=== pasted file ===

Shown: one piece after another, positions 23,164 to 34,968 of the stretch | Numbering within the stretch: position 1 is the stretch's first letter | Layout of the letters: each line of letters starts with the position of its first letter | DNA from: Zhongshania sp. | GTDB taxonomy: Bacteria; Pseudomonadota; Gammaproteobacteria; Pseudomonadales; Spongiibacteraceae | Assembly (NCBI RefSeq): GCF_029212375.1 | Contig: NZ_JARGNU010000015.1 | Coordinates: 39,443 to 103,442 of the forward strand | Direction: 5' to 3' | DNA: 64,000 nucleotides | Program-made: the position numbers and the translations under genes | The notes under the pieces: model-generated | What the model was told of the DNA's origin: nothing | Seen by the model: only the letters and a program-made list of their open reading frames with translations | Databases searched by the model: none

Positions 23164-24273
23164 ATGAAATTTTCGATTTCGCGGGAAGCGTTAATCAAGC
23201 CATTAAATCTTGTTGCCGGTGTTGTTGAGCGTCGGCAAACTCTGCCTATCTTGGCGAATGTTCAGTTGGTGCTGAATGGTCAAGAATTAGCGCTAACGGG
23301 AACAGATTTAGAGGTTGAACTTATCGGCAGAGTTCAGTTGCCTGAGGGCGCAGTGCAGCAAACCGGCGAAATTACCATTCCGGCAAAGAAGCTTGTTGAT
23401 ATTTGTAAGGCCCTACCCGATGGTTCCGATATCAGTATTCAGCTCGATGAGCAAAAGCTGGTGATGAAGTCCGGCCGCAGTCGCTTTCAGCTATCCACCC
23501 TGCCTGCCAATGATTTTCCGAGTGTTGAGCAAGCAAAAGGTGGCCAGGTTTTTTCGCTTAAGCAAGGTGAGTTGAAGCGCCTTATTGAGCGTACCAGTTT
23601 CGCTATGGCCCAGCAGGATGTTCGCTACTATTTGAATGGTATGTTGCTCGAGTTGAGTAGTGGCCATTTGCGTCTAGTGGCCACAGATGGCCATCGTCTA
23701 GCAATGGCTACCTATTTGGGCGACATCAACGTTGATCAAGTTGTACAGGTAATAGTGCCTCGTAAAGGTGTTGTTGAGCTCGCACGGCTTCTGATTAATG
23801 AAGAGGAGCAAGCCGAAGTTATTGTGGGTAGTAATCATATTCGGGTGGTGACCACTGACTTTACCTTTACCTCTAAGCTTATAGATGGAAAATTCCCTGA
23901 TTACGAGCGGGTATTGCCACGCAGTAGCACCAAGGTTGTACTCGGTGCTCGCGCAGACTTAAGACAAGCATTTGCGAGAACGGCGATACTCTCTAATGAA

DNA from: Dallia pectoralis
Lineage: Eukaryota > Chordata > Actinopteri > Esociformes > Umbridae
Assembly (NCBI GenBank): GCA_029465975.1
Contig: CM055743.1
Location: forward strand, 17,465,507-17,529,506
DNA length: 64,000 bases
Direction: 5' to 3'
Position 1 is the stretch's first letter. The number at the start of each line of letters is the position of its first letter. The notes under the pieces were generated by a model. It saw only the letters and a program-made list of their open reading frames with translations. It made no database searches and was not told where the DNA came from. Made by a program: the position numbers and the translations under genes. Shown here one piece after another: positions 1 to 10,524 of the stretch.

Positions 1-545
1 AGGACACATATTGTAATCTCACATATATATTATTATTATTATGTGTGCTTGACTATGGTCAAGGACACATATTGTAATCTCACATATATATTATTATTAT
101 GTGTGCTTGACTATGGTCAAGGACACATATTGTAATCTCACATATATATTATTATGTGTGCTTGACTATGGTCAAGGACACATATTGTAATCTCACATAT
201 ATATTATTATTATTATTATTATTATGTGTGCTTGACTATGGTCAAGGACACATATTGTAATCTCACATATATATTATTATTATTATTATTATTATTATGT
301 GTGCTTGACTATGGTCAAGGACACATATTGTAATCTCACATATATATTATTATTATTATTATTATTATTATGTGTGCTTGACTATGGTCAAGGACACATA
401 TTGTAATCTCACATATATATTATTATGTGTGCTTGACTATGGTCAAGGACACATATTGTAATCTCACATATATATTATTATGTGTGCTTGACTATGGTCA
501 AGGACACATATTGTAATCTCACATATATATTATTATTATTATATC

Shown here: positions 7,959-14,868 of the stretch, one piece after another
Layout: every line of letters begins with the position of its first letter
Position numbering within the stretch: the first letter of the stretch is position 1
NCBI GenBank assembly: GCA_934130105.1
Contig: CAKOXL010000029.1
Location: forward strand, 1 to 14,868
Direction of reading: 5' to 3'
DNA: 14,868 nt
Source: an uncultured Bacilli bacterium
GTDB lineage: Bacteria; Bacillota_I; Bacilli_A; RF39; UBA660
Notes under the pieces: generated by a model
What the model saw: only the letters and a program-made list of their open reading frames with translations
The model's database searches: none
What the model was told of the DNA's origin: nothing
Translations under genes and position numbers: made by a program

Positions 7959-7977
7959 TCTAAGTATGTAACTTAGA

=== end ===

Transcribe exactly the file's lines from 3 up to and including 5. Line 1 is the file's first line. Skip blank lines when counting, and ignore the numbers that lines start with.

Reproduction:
23164 ATGAAATTTTCGATTTCGCGGGAAGCGTTAATCAAGC
23201 CATTAAATCTTGTTGCCGGTGTTGTTGAGCGTCGGCAAACTCTGCCTATCTTGGCGAATGTTCAGTTGGTGCTGAATGGTCAAGAATTAGCGCTAACGGG
23301 AACAGATTTAGAGGTTGAACTTATCGGCAGAGTTCAGTTGCCTGAGGGCGCAGTGCAGCAAACCGGCGAAATTACCATTCCGGCAAAGAAGCTTGTTGAT